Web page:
Middle row: Trainer Heinz Werner, Frank Jeske, Siegfried Malyska, Jens Pahlke, Michael Schulz, Winfried Kräuter, Fred Krohn, Peter Schoknecht, Christoph Ringk, Co-Trainer Eckhard Düwiger.

Front row :  Mannschaftsleiter Günter Boede, Roland Gumtz, Eberhard Janotta, Hubert Gebhardt, Holger Bahra, Gerhard Kraschina, Thomas Arendt, Physiotherapeut Gerd Meißner.
FC Hansa (Rostock) – 10th with 21 points. Avoiding relegation was their whole ambition and they succeeded.

FC Karl-Marx-Stadt – the usual. 9th with 21 points.

FC Vorwaerts (Frankfurt/Oder) – 8th with 22 points. Their brief revival proved only that it was not a real one. No leaders, not a threat to the established order – they sunk to the lower half of the league and were to stay there.

The crisis of FC Carl Zeiss (Jena) continued – 7th with 25 points. Top row from left: Volker Probst – Jürgen Raab – Thomas Ludwig – Stefan Meixner – Jörg Burow – Uwe Pohl

Middle row: Jürgen Werner(Trainer) – Thomas Schmiecher – Matthias Pittelkow – Heiko Peschke – Hans-Ulrich Grapenthin – Andreas Bielau – Andreas Krause – Gert Brauer – Lothar Kurbjuweit(Trainer)

Sitting: Wolfgang Schilling – Konrad Weise – Karsten Härtel – Perry Bräutigam – Ronald Szepanzki – Robby Zimmermann.

Carl Zeiss was at the border – above them was entirely different group of teams. As always, the league was cut in two separate groups.

FC Rot-Weiss (Erfurt) – 6th with 30 points. Way above the lowly teams bellow, but make no mistake: Rot-Weiss enjoyed strong period, yet, it was nothing more than mid-table team. Even when they were much stronger than most, they were at the bottom of the leading pack. More likely to go down a notch, than climbing up.

1. FC Magdeburg – they lost their edge, but only that. Becoming outsiders was not possible at all – 5th with 31 points.

BSG Wismut (Aue) – the pleasant surprise of the championship. 4th with 32 points. They had to enjoy their good fortune, for it was not going to be repeated – one time wonder they were.

1.FC Lokomotive (Leipzig) – 3rd with 38 points. No disappointment here, but nothing new either – Lokomotive stayed solid and among the best, but not able to come even close to winning a championship. Battle for 2nd place was the most they could do – they had to settle for bronze medals because of worse goal-difference.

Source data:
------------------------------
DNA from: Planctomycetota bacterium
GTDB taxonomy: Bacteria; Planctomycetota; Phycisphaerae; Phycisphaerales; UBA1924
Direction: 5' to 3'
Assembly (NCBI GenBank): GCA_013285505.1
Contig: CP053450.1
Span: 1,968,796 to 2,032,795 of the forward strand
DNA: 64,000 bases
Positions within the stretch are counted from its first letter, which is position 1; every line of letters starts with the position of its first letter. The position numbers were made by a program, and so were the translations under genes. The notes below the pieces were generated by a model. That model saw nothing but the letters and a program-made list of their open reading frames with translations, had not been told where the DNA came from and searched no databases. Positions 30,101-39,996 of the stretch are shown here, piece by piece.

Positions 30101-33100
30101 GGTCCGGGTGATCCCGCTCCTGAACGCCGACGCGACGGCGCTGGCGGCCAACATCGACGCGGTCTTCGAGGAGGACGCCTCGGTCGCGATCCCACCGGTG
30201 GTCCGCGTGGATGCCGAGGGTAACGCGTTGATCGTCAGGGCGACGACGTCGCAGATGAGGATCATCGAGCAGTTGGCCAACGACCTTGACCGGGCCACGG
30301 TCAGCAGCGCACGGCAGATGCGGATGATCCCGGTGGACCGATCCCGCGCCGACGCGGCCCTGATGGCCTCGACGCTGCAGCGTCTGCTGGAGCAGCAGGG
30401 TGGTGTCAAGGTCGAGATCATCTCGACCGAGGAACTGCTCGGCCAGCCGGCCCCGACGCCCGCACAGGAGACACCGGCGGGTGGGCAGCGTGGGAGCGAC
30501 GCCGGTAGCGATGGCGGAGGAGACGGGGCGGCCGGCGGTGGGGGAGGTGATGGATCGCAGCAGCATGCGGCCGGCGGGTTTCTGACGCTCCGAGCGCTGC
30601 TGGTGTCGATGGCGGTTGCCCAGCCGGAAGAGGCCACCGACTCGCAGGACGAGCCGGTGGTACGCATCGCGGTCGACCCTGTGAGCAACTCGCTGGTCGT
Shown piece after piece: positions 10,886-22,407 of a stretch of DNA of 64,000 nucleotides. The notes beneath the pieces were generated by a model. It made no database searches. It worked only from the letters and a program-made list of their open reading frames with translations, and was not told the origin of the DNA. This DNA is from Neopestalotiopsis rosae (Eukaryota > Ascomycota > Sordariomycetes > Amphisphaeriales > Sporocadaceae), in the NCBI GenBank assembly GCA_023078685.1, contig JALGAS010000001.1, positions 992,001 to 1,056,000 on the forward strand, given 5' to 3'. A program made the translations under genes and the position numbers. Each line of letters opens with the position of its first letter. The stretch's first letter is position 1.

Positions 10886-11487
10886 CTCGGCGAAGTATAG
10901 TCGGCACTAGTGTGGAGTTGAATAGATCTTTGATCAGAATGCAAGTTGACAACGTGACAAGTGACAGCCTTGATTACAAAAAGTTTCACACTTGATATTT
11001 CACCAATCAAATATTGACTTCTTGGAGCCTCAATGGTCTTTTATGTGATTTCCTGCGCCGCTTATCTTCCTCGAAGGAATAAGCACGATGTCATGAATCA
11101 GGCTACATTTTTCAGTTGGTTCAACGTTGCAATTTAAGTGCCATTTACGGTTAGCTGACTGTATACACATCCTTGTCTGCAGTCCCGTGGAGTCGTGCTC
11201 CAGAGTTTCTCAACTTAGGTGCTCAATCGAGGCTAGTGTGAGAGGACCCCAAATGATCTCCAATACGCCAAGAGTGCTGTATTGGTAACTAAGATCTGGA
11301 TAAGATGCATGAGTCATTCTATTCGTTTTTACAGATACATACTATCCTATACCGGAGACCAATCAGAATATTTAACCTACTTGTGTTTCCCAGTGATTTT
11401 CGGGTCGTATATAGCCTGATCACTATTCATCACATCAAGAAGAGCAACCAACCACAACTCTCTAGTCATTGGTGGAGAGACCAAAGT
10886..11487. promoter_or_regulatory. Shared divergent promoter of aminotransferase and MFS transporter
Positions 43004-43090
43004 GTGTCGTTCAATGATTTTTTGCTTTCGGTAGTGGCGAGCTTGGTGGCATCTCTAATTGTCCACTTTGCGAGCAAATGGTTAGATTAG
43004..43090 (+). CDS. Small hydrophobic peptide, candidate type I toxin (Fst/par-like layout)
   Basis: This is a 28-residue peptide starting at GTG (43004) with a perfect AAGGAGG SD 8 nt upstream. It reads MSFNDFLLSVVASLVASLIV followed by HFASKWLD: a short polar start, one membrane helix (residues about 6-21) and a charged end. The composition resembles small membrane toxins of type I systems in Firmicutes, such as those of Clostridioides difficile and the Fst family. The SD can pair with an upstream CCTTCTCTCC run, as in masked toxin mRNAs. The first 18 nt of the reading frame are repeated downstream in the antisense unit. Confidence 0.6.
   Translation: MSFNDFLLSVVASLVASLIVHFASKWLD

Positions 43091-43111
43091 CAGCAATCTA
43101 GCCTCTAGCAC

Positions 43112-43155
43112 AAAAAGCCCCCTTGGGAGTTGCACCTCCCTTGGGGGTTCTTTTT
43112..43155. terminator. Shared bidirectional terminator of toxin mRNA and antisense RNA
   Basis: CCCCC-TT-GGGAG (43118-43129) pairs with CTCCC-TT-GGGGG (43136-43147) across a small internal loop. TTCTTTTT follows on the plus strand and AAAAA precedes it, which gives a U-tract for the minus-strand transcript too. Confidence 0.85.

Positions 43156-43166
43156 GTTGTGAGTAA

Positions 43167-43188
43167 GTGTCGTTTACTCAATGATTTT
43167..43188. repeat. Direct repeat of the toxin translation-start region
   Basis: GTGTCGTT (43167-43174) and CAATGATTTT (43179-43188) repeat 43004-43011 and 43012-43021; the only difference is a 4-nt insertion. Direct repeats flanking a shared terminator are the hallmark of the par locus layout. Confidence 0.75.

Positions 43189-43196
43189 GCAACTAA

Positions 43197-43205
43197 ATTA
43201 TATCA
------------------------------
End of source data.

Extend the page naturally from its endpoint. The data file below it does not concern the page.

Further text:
SG Dynamo (Dresden) clinched 2nd place, beating Lokomotive on goal-difference. Well, realistically, this was the most they can do no matter what kind of squad they had.

One more title for BFC Dynamo (Berlin). 20 wins, 4 ties. Only 2 lost games. 90-28 goal-difference, 44 points. Dominant, having no rival, just going from one title to the next. It was well known they will win – it was known they will the next year too, everything was well known.

DDR II Division

DDR. The reformed Second Division championship kicked in this season – now it was made of two groups of 18 teams each. The winners were directly promoted to the top level and the last three – relegated to Third Division. The second teams of first division clubs were allowed to play here, but unable to move to the top league. They could be relegated down, though – and also promoted from third level to the second. Five such teams played in the new second division, but why they were included is a bit unclear – one can understand automatic inclusion of the leading clubs, but Rot-Weiss (Erfurt) was not among them and Carl Zeiss (Jena) was not strong at the moment. Lokomotive (Leipzig) and 1. FC Magdeburg on the other hand were not included. Anyhow, the new championship started and finished, without producing anything new: the usual bulk of clubs with scary industrial names played minor roles as they did before the championship was reformed. Former First Division members were the only candidates for promotion and, as it was for many years, the leaders were not challenged by anybody.

1. FC Union (Berlin) easily won Group A after 21 wins, 8 ties, and 5 losses. They scored 81 goals – the most in the whole Second Division, allowing 29 in their net. 50 points gave then a solid 5 point-lead at the end – they had no rival. Once again Union was going up.

BSG Energie (Cottbus), a possible candidate for promotion, finished 4th – a good 8 points behind Union. Top row from left: Horst Krautzig, Hans-Dieter Paulo, Detlef Irrgang, Andreas Wolf, Dietmar Drabow.

Third row: Ralf Lempke, Udo Stimpel, Maik Pohland, Lars Petzold, Jens Melzig, Reinhard Noack.

Second row: Hagen Wellschmidt, Roland Balck, Andreas Leuthäuser, Reimund Städler.

Front row: Karsten Dietrich, Ingolf Krause, Ralf Wilken.

Group B. A mirror image of Group A – one unchallenged leader and nothing else.

HFC Chemie (Halle), a possible candidate for promotion before the season, did nothing much and they were 2nd in the final table. Distant second, 5 points behind the winners.

BSG Sachsenring (Zwickau) dominated the championship, winning it with 54 points. 24 wins, 6 ties, 4 losses, 73-27 goal-difference and the best defensive record this season. Just like Union (Berlin), Sachsenring was simply returning to First Division.